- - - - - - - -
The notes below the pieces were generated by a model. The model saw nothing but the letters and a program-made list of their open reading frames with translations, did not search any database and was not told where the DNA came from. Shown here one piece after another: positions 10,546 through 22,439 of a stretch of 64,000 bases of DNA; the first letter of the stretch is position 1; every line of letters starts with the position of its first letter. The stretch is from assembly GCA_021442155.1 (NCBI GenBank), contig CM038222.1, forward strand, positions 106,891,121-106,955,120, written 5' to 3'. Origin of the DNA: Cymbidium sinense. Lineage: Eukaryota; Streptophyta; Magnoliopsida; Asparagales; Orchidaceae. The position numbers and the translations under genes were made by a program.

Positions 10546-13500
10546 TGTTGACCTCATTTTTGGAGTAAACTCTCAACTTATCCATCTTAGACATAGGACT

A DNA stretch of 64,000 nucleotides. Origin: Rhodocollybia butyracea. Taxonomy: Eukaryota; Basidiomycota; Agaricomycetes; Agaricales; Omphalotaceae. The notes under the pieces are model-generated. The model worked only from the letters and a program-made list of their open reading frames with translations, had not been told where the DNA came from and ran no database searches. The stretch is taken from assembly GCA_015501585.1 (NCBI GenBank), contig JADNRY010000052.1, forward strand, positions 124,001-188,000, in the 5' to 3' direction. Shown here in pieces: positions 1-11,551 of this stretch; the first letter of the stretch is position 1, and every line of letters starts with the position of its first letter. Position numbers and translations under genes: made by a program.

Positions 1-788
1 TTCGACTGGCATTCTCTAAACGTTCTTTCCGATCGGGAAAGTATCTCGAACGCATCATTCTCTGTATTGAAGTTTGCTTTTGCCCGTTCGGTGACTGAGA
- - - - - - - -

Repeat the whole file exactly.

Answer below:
The notes below the pieces were generated by a model. The model saw nothing but the letters and a program-made list of their open reading frames with translations, did not search any database and was not told where the DNA came from. Shown here one piece after another: positions 10,546 through 22,439 of a stretch of 64,000 bases of DNA; the first letter of the stretch is position 1; every line of letters starts with the position of its first letter. The stretch is from assembly GCA_021442155.1 (NCBI GenBank), contig CM038222.1, forward strand, positions 106,891,121-106,955,120, written 5' to 3'. Origin of the DNA: Cymbidium sinense. Lineage: Eukaryota; Streptophyta; Magnoliopsida; Asparagales; Orchidaceae. The position numbers and the translations under genes were made by a program.

Positions 10546-13500
10546 TGTTGACCTCATTTTTGGAGTAAACTCTCAACTTATCCATCTTAGACATAGGACT

A DNA stretch of 64,000 nucleotides. Origin: Rhodocollybia butyracea. Taxonomy: Eukaryota; Basidiomycota; Agaricomycetes; Agaricales; Omphalotaceae. The notes under the pieces are model-generated. The model worked only from the letters and a program-made list of their open reading frames with translations, had not been told where the DNA came from and ran no database searches. The stretch is taken from assembly GCA_015501585.1 (NCBI GenBank), contig JADNRY010000052.1, forward strand, positions 124,001-188,000, in the 5' to 3' direction. Shown here in pieces: positions 1-11,551 of this stretch; the first letter of the stretch is position 1, and every line of letters starts with the position of its first letter. Position numbers and translations under genes: made by a program.

Positions 1-788
1 TTCGACTGGCATTCTCTAAACGTTCTTTCCGATCGGGAAAGTATCTCGAACGCATCATTCTCTGTATTGAAGTTTGCTTTTGCCCGTTCGGTGACTGAGA